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HttpListenerResponse.StatusDescription Property

Gets or sets a text description of the HTTP status code returned to the client.

Namespace:  System.Net
Assembly:  System (in System.dll)

public string StatusDescription { get; set; }

Property Value

Type: System.String
The text description of the HTTP status code returned to the client. The default is the RFC 2616 description for the StatusCode property value, or an empty string ("") if an RFC 2616 description does not exist.

ExceptionCondition
ArgumentNullException

The value specified for a set operation is null.

ArgumentException

The value specified for a set operation contains non-printable characters.

The status description typically provides details that explain the StatusCode value.

The following code example demonstrates setting the value of this property.


// When the client is not authenticated, there is no Identity. 
if (context.User == null)
{
    message.Append ("<HTML><BODY><p> Hello local user! </p></BODY></HTML>");
}
else
{
    // Get the requester's identity.
    System.Security.Principal.WindowsIdentity identity = WindowsIdentity.GetCurrent();
    // Construct the response body.
    message.AppendFormat ("<HTML><BODY><p> Hello {0}!<br/>", 
        identity.Name);
    message.AppendFormat ("You were authenticated using {0}.</p>", 
        identity.AuthenticationType);
    message.Append ("</BODY></HTML>");
}

// Configure the response.
HttpListenerResponse response = context.Response;

// Use the encoding from the response if one has been set. 
// Otherwise, use UTF8.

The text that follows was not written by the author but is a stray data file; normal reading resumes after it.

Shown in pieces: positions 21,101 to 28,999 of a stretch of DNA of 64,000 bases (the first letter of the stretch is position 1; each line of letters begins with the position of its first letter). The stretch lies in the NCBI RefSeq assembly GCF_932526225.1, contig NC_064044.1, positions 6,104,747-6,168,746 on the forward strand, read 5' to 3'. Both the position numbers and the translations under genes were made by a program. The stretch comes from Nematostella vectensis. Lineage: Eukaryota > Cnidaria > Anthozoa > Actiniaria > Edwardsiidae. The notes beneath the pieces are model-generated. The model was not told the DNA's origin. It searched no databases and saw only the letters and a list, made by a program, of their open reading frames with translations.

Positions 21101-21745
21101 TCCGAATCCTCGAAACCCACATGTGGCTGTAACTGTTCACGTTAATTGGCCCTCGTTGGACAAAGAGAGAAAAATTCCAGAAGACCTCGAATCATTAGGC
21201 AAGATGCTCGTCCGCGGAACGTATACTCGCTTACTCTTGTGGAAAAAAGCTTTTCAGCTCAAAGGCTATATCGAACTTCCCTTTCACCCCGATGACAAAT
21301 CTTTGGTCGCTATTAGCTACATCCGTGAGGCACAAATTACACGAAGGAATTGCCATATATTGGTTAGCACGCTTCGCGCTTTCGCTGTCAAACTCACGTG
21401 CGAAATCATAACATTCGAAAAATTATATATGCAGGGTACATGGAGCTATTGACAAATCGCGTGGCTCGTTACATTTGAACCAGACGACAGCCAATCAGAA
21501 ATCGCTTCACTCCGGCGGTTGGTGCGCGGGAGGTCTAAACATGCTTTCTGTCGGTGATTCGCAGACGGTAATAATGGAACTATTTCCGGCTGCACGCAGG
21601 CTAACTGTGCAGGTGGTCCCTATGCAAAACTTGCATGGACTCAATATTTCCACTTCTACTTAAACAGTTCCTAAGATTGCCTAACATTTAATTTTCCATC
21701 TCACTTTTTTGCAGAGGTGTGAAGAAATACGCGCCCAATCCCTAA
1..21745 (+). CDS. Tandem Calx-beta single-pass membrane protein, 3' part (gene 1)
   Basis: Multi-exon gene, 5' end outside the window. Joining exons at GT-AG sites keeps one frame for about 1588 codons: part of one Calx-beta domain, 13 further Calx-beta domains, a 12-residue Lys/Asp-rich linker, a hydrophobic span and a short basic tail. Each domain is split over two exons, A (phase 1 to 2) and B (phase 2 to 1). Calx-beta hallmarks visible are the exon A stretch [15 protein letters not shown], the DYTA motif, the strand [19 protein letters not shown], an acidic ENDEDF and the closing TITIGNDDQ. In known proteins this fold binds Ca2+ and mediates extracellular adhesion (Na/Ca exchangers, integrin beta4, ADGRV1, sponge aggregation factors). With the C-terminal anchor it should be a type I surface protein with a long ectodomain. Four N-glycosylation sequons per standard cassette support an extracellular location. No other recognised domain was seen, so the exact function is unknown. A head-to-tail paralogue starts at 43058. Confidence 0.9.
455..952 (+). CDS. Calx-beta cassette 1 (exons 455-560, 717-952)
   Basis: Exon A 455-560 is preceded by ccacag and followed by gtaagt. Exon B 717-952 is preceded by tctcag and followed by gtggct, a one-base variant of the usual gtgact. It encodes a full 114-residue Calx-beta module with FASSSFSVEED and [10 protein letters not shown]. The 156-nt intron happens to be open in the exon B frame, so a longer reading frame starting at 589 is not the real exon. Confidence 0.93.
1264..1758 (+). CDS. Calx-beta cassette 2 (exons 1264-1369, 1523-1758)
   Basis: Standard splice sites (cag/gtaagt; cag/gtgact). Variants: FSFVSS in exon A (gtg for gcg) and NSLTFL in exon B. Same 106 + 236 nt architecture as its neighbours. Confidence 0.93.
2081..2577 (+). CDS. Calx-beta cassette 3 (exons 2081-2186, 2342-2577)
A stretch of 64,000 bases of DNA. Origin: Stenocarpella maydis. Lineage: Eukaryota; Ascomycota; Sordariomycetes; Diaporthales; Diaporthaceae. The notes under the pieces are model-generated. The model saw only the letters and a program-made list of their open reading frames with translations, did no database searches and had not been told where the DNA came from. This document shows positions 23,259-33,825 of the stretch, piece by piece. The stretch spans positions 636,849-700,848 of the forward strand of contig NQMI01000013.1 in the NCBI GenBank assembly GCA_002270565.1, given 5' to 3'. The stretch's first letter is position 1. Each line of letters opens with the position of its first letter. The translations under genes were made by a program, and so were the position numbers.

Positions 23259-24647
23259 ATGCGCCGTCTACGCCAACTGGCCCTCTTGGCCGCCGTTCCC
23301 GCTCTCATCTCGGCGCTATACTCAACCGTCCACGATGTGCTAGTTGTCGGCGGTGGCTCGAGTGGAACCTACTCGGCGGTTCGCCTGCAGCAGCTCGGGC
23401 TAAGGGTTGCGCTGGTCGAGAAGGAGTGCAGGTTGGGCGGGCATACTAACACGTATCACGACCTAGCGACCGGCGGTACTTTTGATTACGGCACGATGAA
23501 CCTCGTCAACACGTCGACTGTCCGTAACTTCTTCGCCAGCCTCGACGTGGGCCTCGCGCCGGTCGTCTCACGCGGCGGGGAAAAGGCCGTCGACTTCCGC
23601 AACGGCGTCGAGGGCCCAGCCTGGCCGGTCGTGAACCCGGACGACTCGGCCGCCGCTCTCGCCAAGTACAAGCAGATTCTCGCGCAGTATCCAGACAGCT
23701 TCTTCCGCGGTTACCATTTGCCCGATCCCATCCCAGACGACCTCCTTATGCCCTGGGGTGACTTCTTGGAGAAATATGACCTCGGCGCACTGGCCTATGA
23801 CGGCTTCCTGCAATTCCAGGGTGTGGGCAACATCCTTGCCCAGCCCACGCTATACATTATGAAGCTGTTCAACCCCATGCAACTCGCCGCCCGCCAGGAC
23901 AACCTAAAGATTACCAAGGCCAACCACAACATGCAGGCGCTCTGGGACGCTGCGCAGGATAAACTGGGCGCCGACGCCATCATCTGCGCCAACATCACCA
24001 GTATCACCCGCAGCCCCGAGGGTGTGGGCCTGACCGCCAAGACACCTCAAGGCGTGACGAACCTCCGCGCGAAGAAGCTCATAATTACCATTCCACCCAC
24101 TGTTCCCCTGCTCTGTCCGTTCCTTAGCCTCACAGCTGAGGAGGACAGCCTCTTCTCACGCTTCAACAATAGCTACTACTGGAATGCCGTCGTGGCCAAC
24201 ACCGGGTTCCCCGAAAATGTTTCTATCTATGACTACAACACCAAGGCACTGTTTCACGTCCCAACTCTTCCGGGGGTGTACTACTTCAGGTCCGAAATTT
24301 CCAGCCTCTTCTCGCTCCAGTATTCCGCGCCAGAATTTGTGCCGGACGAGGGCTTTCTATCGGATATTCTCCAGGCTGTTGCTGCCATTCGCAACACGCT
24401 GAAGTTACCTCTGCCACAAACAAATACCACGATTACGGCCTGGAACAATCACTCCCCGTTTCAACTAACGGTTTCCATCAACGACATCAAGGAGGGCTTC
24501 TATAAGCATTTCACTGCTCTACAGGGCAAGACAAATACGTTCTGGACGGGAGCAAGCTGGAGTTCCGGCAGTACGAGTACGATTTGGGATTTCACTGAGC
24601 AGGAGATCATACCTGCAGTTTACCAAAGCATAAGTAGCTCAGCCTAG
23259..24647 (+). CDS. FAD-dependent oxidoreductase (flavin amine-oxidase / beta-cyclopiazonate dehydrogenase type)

System.Text.Encoding encoding = response.ContentEncoding;
if (encoding == null)
{
    encoding = System.Text.Encoding.UTF8;
    response.ContentEncoding = encoding;
}
byte[] buffer = encoding.GetBytes (message.ToString ());
response.ContentLength64 = buffer.Length;
response.StatusCode = (int) HttpStatusCode.OK;
response.StatusDescription = "OK";
response.ProtocolVersion = new Version ("1.1");
// Don't keep the TCP connection alive;  
// We don't expect multiple requests from the same client.
response.KeepAlive = false;
// Write the response body.
System.IO.Stream stream = response.OutputStream;
stream.Write(buffer, 0, buffer.Length);

.NET Framework

Supported in: 4.6, 4.5, 4, 3.5, 3.0, 2.0

.NET Framework Client Profile

Supported in: 4, 3.5 SP1

Windows 8.1, Windows Server 2012 R2, Windows 8, Windows Server 2012, Windows 7, Windows Vista SP2, Windows Server 2008 (Server Core Role not supported), Windows Server 2008 R2 (Server Core Role supported with SP1 or later; Itanium not supported)

The .NET Framework does not support all versions of every platform. For a list of the supported versions, see .NET Framework System Requirements.

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